Liquor stores are staying open. You got invited to five virtual “quarantini” happy hours in your friends’ Zoom rooms this week. Social media makes it feel like absolutely everyone is boozing 24/7 and using it as the self-care they need to survive the COVID-19 pandemic. Everywhere you turn, it seems like alcohol is the answer. It’s definitely trending.
Drinking to relax and unwind. To decompress. To mark the end of a long and stressful day. To quiet fear and anxiety. To ease worry and tension. I get it. This is such a scary time. We’ve never experienced anything like it in our lifetime. And, it is so hard to know what to do.
People have started day drinking for the first time in their lives. I saw on Facebook this week someone pouring vodka in her morning coffee to better tolerate homeschooling. Our favorite restaurants are offering half-price bottles of wine with their new curbside take out service. Hundreds of thousands of people have up-leveled their drinking game big time over the last few weeks.
We’re scared. We can’t see the future. We don’t know what to tell our kids. We’re starving for relief. And, we’re doing the best with the tools we have.
I absolutely get it. As I watch people care for themselves with alcohol, it takes me back. It wasn’t all that long ago I was drinking at least a bottle of wine every night. I would wake up at 3:33 every single morning and for the next hour I would try to piece together the night before. When I couldn’t remember all the details I would begin shaming myself, berating myself for being so stupid. Sometimes there would be tears. Other times I would be angry and disgusted. Ultimately, I started sneaking into the kitchen for another drink just to shut down my brain so I could fall back asleep and stop all the pain.
In the dark of those early mornings, I was honest with myself. It was the only time I was brave enough to admit I was no longer in control.
Before I ultimately removed alcohol from my life five years ago and began sharing what I’ve learned, I had moved onto boxes of wine and, had this pandemic occurred back then, you can bet I would have been hoarding every box I could get my hands on. And, hanging on tight to the belief alcohol was giving me something I couldn’t possibly find anywhere else, that there was some benefit to drinking.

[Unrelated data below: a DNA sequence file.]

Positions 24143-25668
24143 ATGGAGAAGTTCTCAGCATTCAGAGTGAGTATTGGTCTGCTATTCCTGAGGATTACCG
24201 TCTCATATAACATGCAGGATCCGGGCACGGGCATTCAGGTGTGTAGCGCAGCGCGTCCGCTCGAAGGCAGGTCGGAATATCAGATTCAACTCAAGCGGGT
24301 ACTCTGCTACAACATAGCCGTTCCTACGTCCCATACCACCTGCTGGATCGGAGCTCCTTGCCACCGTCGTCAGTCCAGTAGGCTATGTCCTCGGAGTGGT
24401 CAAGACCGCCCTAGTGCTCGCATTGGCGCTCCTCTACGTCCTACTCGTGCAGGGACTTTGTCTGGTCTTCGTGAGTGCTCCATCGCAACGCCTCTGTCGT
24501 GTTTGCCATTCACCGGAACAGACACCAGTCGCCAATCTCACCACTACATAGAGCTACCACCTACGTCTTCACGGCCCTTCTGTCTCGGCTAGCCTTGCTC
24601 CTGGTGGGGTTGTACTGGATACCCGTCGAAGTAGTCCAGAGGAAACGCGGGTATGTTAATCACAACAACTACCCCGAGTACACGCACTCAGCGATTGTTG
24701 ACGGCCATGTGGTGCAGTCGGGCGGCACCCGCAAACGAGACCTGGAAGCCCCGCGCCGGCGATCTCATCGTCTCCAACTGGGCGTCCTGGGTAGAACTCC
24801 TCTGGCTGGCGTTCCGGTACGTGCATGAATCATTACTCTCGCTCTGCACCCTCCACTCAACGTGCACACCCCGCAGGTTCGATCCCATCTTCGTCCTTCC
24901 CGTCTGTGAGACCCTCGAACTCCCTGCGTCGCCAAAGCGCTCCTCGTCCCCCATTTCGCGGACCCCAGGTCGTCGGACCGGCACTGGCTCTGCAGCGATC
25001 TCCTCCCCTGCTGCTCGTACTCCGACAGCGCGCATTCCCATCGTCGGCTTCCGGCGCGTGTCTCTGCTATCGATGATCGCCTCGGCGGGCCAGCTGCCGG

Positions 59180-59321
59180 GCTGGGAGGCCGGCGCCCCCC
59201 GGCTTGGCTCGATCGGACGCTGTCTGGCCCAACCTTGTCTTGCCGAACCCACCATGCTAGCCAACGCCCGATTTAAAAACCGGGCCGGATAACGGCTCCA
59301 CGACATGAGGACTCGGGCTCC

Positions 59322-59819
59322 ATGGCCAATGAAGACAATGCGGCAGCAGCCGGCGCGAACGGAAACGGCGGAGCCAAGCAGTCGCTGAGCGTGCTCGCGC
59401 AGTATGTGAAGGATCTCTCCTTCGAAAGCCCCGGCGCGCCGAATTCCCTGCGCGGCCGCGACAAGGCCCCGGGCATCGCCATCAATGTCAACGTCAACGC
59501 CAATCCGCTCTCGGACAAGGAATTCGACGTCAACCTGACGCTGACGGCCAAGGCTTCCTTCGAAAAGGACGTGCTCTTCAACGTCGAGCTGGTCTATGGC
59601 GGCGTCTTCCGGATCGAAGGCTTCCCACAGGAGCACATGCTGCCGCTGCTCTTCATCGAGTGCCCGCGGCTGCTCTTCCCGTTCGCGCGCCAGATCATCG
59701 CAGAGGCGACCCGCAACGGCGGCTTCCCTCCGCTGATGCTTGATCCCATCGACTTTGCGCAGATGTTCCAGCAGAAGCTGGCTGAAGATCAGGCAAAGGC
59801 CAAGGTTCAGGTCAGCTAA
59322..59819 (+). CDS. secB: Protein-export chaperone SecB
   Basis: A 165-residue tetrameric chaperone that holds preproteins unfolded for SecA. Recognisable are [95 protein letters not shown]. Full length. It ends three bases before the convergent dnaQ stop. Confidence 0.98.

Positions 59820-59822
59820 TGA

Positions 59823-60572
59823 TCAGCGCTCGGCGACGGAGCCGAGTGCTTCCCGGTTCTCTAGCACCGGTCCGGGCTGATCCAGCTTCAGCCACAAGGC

We’ve all heard it - drinking red wine every day is good for your health. But, when I did the research I was shocked. Not only is that untrue, but alcohol was declared a known carcinogen in 1988. And, of course, there’s my personal experience - drinking something that makes me feel bad just isn’t good for me.
There are a couple of other things I’ve learned about alcohol that are super relevant, especially right now.
Alcohol can weaken your immune system. Germs surround us, making our immune system our most important tool for fighting off disease. Our skin protects our bodies from infection and disease. If germs make it into the body, we have two systems that provide defense: the innate system (which fends off first-time germ exposure) and the adaptive system (which retains information about prior germ exposure and promptly defeats attackers). Alcohol suppresses both.
Our immune system uses cytokines, small proteins, to send out chemical messages about infection in a kind of early alert system. Alcohol disrupts the production of cytokines. When working correctly, cytokines alert our immune system to intruders, and our immune system responds with white blood cells that attack, surrounding and swallowing harmful bacteria. Alcohol impairs both functions, which leaves us more susceptible to pneumonia, tuberculosis, and other diseases.
From an early age, many of us learn to ease our anxiety with alcohol thinking it will relax us and clear our minds. In reality, that’s like pouring gasoline on a flame. Anxiety worsens with the use of alcohol. The ACT Technique I developed is a tool that helps people deal with anxious beliefs and thoughts to get to the root of where anxiety begins.
If you’re drinking right now to cope with all the uncertainty, please meet yourself with love and compassion. We are all struggling. Believing alcohol can give you power asks favors of alcohol it just can’t deliver. You do not have to drink if you don’t want to. And, you are not alone if you want to make that choice.
What can you do to take care of yourself during this increasingly challenging time? Pause. Give yourself a break. Ask yourself what you really need. Reach out. Connect. We need each other now more than ever.